CEO says rebound in demand leads country into a 'different world' after currency reforms sent inflation soaring
Egypt's biggest car firm GB Auto forecasts sales to double next year
Egypt’s biggest car distributor and assembler, Ghabbour Auto, expects automobile sales to double in 2019 compared to last year, amid a rebound in demand crippled after currency reforms sent inflation soaring.
The Cairo-based company, which also has operations in Iraq, Jordan and Algeria, expects automobile sales to surge by 25 per cent to 4,800 cars in September as it resumes distribution of China’s Geely vehicle this month, said GB Auto’s chairman and chief executive, Raouf Ghabbour.
That increase will help push up profits this quarter versus the last, especially as national car sales are seen climbing 40 per cent to 140,000 this year from 2017, and are expected to reach 180,000 in 2019, he said. With the upswing in demand, GB Auto is no longer “incurring losses on the models we sell”. In addition, the company is making money on the new models it sells and cutting its net debt levels.
“It’s a different world," Mr Ghabbour said.
Consumer demand in Egypt took a hard hit after the central bank floated the currency, raised interest rates and increased fuel prices in November 2016. The moves stabilised the economy and helped secure a $12 billion International Monetary Fund loan but saw the pound half in value and inflation soar to over 30 per cent before it began to ease again this year.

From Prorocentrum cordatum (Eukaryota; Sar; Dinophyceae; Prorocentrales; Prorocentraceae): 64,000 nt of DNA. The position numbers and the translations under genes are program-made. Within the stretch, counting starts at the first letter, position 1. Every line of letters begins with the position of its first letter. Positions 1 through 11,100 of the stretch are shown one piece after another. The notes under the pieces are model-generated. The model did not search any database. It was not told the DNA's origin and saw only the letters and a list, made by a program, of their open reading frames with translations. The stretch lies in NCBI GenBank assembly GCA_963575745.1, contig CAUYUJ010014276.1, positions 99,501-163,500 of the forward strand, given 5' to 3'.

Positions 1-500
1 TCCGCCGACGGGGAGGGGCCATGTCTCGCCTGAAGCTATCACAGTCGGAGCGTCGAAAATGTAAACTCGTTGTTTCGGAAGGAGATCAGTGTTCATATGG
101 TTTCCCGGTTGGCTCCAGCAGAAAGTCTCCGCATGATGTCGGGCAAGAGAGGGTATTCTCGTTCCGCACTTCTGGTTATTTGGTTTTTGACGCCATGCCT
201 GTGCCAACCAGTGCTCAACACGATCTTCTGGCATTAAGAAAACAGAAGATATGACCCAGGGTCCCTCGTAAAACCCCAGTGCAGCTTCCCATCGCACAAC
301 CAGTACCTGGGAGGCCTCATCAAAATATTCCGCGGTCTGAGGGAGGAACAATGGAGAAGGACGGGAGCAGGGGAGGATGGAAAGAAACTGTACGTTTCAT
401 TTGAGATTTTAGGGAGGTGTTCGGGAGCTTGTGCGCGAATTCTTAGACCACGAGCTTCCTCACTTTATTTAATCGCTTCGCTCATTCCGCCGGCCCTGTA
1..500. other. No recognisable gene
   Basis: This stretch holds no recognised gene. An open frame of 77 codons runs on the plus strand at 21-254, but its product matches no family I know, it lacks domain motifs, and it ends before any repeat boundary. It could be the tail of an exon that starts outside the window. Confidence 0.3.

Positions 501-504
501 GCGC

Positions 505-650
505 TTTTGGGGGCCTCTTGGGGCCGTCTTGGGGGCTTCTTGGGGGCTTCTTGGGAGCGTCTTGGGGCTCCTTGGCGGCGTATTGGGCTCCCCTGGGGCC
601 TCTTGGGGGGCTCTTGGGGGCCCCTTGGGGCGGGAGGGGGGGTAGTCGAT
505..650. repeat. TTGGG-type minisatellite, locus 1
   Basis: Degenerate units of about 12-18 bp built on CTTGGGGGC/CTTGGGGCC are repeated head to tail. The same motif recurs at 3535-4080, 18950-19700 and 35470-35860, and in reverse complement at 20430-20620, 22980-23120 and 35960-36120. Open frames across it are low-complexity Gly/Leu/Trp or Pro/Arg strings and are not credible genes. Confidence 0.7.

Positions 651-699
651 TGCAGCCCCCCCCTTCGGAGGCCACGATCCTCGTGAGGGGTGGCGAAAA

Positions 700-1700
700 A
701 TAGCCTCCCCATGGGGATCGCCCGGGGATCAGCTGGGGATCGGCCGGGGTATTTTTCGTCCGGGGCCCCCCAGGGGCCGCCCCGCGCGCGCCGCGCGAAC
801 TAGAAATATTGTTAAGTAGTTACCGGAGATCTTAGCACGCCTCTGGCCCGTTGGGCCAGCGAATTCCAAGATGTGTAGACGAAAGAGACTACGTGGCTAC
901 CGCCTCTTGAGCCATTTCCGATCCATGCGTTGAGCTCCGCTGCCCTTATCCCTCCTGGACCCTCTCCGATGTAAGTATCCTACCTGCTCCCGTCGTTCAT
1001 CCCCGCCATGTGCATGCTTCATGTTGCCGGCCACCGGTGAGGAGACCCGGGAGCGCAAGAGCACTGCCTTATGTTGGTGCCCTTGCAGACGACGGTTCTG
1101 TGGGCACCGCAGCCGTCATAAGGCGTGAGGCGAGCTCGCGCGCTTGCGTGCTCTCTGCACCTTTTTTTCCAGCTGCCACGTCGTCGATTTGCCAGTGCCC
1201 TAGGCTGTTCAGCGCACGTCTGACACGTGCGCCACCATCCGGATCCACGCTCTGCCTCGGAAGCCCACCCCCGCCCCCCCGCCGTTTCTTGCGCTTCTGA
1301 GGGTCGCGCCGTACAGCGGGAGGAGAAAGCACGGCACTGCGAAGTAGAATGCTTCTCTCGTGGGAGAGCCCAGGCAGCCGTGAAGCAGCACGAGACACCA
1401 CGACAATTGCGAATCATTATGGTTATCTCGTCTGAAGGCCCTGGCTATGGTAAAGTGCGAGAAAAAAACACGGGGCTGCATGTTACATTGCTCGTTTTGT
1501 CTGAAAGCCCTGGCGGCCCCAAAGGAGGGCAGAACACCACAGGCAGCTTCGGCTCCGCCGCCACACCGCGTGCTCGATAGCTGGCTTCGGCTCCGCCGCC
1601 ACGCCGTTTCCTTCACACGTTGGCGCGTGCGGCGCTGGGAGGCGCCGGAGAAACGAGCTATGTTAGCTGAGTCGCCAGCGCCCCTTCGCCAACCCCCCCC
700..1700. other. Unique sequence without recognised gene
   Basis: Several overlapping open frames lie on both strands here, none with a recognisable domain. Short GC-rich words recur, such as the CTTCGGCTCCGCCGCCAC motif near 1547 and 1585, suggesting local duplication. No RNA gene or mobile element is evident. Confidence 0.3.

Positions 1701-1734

The measures left companies like GB Auto, which has distribution rights for Hyundai, Mazda, Cherry and Geely, as well as the two and three-wheelers of Indian manufacturer Bajaj and commercial vehicles, struggling.
The company posted losses in 2016 and 2017 for the first time since it went public in 2007, as it had to unload inventory at a discount. It returned to a profit in the first half of this year.
GB Auto plans to begin building a new factory in Ain Sokhna near the Suez Canal next year to manufacture two and three-wheelers with output set to begin in 2020, Ghabbour said. A big share of that production is earmarked for export, particularly to east Africa, he added.
Looking ahead, Mr Ghabbour said the company sees no impact to its operations as a result of a decision to revoke the duty on car imports from Europe that’s set to take effect in January. The company could consider securing the distribution rights of a European brand, he said.